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BLOG: 5 best practices for effective data recovery

Ang Chye Hin | Aug. 26, 2011
Organisations need best practices to optimise the backup process, avoid data loss and corruption, minimise the impact on bandwidth and storage, and enforce business-relevant policy to recover data in case of disaster.

For a backup solution to have any real value, data recovery must be reliable. An ideal solution should eliminate loss of data and history associated with collapsing and re-mastering backup points.

Minimise impact on bandwidth and storage

Data de-duplication can increase backup efficiency and performance by eliminating redundant data blocks at the source and sending only changed blocks across the network. This enables IT organisations to achieve smaller data volumes, faster backups, lower bandwidth usage and optimal storage consumption.

Establish policy by business relevance

An ideal backup policy should ensure only business-relevant data assets are automatically preserved and protected against common disasters that cause severe data loss. A backup solution should enable granular policy that can flexibly address the hierarchical backup needs of individual business roles and regulatory mandates. Moreover, regulatory and legal compliance, Recovery Point Objectives (RPOs) and recovery responsiveness mandate the preservation and recovery of chronological data versions. An ideal solution should capture, catalogue, and retain a wide range of chronological recovery points and enable immediate time- or version-based recovery.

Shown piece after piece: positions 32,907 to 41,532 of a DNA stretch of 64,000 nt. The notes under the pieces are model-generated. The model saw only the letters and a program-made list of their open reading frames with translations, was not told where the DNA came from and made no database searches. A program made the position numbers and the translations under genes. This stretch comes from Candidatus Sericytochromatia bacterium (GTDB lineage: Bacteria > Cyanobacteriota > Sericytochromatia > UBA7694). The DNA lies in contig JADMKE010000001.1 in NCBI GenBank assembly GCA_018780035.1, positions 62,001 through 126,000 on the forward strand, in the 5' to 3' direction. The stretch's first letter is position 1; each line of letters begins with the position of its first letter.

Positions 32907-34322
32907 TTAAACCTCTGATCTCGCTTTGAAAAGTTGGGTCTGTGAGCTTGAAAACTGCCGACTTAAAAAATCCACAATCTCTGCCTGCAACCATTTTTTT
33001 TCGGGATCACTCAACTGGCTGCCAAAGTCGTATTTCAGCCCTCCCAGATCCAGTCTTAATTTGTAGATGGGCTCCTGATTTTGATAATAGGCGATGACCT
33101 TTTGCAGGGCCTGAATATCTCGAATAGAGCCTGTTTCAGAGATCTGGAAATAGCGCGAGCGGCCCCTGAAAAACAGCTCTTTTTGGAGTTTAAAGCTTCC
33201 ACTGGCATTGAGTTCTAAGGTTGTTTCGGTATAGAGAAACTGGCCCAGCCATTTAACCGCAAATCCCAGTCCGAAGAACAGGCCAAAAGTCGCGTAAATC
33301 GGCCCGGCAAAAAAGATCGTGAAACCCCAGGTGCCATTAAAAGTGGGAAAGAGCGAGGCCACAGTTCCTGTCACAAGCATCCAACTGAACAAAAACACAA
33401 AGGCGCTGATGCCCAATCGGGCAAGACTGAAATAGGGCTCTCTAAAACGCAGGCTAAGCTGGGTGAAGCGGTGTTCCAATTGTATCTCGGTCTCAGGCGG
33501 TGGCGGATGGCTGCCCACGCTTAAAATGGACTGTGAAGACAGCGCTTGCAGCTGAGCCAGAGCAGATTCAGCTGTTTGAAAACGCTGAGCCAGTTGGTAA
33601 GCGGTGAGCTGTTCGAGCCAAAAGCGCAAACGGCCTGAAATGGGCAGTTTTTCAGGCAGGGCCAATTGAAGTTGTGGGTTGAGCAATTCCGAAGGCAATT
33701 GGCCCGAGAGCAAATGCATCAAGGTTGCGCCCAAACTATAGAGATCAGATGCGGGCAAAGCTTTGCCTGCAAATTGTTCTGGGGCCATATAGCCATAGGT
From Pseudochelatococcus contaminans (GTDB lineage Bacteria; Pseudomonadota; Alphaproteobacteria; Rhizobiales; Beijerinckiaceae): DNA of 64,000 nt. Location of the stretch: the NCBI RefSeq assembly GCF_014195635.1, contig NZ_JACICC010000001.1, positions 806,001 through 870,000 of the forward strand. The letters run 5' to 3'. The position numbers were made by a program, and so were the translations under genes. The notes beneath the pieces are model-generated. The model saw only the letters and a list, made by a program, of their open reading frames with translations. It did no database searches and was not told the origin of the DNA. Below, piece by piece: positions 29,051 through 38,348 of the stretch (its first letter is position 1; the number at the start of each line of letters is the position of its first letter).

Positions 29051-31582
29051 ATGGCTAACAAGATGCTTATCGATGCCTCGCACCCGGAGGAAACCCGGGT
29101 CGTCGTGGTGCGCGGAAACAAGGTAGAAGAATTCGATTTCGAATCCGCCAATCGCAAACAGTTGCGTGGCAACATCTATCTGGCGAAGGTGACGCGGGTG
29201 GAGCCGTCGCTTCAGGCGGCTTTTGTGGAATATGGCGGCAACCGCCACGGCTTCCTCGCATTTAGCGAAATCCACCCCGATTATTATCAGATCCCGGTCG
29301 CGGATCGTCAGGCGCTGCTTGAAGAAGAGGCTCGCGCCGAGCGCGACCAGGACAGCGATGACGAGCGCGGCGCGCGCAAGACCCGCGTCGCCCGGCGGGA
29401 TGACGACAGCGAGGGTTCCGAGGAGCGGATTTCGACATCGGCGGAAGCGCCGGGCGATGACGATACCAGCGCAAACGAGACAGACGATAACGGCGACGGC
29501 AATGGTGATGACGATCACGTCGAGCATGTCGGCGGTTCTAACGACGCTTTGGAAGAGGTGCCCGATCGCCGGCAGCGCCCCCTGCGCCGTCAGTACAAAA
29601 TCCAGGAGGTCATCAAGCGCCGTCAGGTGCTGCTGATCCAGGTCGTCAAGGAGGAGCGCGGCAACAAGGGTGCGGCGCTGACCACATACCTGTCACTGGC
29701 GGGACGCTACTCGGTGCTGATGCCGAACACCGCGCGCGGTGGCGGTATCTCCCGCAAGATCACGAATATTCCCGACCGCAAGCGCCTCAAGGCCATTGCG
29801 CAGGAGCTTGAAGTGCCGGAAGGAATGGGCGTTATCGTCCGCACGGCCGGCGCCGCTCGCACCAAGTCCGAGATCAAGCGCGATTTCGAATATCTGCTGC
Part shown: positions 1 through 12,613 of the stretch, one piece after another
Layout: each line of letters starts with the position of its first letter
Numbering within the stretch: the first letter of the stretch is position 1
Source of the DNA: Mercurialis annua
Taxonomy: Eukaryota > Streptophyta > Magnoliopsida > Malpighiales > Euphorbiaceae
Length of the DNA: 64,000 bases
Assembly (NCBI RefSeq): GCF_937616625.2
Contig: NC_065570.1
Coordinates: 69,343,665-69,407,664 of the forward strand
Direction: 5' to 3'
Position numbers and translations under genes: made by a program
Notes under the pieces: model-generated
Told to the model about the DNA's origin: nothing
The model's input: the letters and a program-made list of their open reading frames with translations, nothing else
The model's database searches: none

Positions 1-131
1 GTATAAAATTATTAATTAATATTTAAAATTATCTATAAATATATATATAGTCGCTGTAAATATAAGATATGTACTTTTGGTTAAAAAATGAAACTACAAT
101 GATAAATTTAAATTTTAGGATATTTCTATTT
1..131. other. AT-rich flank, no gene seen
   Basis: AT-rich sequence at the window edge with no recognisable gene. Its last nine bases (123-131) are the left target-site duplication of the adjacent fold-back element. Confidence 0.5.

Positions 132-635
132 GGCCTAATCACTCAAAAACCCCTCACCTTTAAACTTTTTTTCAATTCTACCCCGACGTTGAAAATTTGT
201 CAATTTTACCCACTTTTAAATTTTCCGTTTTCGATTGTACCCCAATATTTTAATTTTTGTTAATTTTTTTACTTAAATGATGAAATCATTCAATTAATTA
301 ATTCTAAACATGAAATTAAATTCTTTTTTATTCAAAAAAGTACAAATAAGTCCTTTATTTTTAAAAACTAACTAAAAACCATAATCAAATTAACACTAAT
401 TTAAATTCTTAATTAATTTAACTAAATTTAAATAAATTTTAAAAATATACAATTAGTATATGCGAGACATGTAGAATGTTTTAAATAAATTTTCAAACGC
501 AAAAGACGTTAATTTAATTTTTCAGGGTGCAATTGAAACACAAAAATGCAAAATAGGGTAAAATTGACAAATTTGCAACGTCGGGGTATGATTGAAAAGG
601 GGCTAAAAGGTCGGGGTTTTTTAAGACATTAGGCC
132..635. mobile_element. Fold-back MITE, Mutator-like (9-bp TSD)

Streamline global enforcement of backup policy

A backup solution should enable administrators to enforce backup policies globally, whether in single or multiple geographically dispersed networks, without requiring manual deployment and administration at the endpoint locations. This is especially important as organisations go increasingly global.

Given the ever-increasing amount of data generated by today's businesses, IT can no longer avoid re-evaluating traditional backup methodologies that require the management of complex full/log/differential backups and the storage of massive amounts of duplicate data. The ideal solution should enable IT to apply best practices that optimise the backup process, avoid data loss and corruption, minimise the impact on bandwidth and storage, and globally enforce business-relevant policy.

Ang Chye Hin is Regional Director for ASEAN, SonicWALL.


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